The area's changing demographics will have broad implications for Fort Collins policies on housing, transportation, workforce, health care, social services and taxes. In the coming months, the Coloradoan will dive into those issues through seniors preparing to spend their golden years here, residents for whom quality of life largely depends on two factors - health and wealth.
More seniors delay retirement
After retiring from 15 years in city government and 25 years in real estate, Linda Hopkins hadn't given retirement much thought beyond not working.
"I thought I would fill my time with volunteer work," she said.
Reading was always a treat and sewing was as a creative outlet. She had always volunteered and belonged to a service club.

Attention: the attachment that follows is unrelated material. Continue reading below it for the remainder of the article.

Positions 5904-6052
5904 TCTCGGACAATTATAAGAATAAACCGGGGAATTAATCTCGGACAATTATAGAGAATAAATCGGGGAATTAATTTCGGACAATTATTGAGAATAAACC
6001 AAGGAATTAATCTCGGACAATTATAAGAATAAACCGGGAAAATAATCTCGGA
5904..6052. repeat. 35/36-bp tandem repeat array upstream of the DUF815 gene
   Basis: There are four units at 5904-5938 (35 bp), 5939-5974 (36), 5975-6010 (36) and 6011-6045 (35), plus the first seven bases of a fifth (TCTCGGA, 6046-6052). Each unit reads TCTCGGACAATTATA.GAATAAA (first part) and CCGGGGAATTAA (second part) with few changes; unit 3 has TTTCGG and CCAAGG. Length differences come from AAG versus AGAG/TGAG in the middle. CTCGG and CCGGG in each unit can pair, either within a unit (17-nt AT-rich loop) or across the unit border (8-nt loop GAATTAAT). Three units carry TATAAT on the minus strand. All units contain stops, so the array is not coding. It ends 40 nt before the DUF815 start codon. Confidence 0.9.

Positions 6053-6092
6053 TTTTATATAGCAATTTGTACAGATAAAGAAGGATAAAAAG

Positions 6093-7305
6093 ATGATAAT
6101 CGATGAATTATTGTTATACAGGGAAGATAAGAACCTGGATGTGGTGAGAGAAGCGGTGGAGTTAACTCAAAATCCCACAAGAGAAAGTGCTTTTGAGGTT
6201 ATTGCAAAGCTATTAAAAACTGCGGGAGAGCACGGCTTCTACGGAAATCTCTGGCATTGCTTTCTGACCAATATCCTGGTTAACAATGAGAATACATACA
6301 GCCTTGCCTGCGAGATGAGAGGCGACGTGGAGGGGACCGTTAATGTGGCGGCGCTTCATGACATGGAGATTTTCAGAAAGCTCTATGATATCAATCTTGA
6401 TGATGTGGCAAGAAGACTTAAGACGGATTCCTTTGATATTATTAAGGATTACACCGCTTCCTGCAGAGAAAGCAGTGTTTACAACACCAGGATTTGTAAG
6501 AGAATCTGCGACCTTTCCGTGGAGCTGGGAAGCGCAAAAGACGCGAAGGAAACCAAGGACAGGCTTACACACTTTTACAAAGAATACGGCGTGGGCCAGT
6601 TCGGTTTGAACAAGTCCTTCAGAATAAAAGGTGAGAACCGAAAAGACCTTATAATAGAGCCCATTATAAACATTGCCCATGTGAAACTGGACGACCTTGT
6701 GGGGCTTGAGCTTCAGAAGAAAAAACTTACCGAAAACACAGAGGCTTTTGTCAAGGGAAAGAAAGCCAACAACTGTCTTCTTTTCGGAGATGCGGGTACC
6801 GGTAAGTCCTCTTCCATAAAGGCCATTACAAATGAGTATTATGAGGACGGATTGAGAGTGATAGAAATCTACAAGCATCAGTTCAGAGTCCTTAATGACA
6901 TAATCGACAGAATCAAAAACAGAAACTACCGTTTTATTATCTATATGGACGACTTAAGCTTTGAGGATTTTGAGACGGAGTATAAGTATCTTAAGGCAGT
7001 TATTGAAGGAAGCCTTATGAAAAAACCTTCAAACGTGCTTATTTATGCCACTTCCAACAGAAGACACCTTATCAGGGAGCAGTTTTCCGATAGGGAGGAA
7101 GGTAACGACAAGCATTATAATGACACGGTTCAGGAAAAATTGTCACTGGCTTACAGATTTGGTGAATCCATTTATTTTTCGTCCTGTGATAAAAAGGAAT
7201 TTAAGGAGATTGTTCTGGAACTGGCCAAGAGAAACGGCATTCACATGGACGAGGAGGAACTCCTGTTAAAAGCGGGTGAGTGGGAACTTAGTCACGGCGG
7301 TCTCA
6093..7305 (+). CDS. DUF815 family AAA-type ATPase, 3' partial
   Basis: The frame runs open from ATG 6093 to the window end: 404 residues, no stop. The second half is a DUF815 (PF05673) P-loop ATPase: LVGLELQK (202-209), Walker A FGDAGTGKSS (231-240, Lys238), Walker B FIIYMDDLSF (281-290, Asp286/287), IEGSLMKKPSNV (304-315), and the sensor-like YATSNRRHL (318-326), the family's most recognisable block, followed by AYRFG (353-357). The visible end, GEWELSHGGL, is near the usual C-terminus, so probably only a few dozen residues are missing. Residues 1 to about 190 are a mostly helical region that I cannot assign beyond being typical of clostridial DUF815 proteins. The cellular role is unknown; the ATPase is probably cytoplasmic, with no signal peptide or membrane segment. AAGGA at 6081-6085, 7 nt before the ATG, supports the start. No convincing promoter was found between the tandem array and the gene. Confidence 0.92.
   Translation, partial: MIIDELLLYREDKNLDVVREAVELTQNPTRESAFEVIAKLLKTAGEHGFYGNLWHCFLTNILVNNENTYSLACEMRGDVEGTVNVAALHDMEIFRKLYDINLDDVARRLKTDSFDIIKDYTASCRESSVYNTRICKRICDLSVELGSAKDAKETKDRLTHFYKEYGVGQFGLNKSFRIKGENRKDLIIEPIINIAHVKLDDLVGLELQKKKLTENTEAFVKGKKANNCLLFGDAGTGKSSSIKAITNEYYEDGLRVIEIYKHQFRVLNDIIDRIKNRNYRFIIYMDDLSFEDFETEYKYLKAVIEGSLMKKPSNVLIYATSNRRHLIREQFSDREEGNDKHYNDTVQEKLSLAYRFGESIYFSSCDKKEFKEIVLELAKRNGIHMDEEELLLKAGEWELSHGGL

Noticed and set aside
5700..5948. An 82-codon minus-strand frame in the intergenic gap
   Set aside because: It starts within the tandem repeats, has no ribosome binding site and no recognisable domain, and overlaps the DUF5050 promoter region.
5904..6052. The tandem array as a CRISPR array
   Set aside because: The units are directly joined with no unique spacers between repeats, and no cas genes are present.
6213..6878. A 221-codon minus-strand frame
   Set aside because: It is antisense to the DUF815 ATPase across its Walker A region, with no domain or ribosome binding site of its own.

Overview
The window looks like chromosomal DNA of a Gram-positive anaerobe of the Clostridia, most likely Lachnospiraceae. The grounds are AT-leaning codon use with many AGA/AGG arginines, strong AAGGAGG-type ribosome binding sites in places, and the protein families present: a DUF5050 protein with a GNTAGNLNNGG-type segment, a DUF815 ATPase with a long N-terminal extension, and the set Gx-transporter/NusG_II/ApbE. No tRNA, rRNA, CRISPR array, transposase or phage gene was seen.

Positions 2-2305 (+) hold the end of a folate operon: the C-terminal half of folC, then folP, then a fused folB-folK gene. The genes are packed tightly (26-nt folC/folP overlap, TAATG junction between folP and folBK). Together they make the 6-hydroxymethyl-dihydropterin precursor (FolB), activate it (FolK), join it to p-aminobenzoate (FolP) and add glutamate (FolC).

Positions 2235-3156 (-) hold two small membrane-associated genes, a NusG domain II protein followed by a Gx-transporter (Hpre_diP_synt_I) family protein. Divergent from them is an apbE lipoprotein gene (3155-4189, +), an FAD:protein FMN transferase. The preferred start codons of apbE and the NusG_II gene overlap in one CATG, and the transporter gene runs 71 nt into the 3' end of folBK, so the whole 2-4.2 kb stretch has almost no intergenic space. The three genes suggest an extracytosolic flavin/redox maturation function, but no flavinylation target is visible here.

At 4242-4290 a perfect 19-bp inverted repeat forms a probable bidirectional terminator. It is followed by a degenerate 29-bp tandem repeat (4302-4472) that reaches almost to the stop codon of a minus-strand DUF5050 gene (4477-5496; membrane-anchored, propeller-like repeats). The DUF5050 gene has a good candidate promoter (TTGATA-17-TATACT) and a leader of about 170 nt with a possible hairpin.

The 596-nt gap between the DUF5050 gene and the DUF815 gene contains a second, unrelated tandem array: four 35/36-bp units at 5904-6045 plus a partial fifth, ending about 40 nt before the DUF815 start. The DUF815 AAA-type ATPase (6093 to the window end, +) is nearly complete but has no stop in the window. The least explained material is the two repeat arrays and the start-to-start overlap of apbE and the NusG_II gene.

"It sounds like enough, but it wasn't enough," said Hopkins, who retired Jan. 1, 2015. "In reality, I had an overdose of the 'idle hands theory.' "
Retirement, Hopkins said, "is doing things you enjoy with the resources you have - time, money and health. It took a while for me to figure out one of the things I enjoy most is 'working' and volunteer work."
While her husband, Donn, loved the flexibility retirement afforded, Hopkins struggled.
"I needed routine," she said. "Without routine I am the world's worst procrastinator."
Hopkins now works 20 to 30 hours weekly at a home goods store in Fort Collins, a job she said gives her the structure she was missing.
Income disparities limit options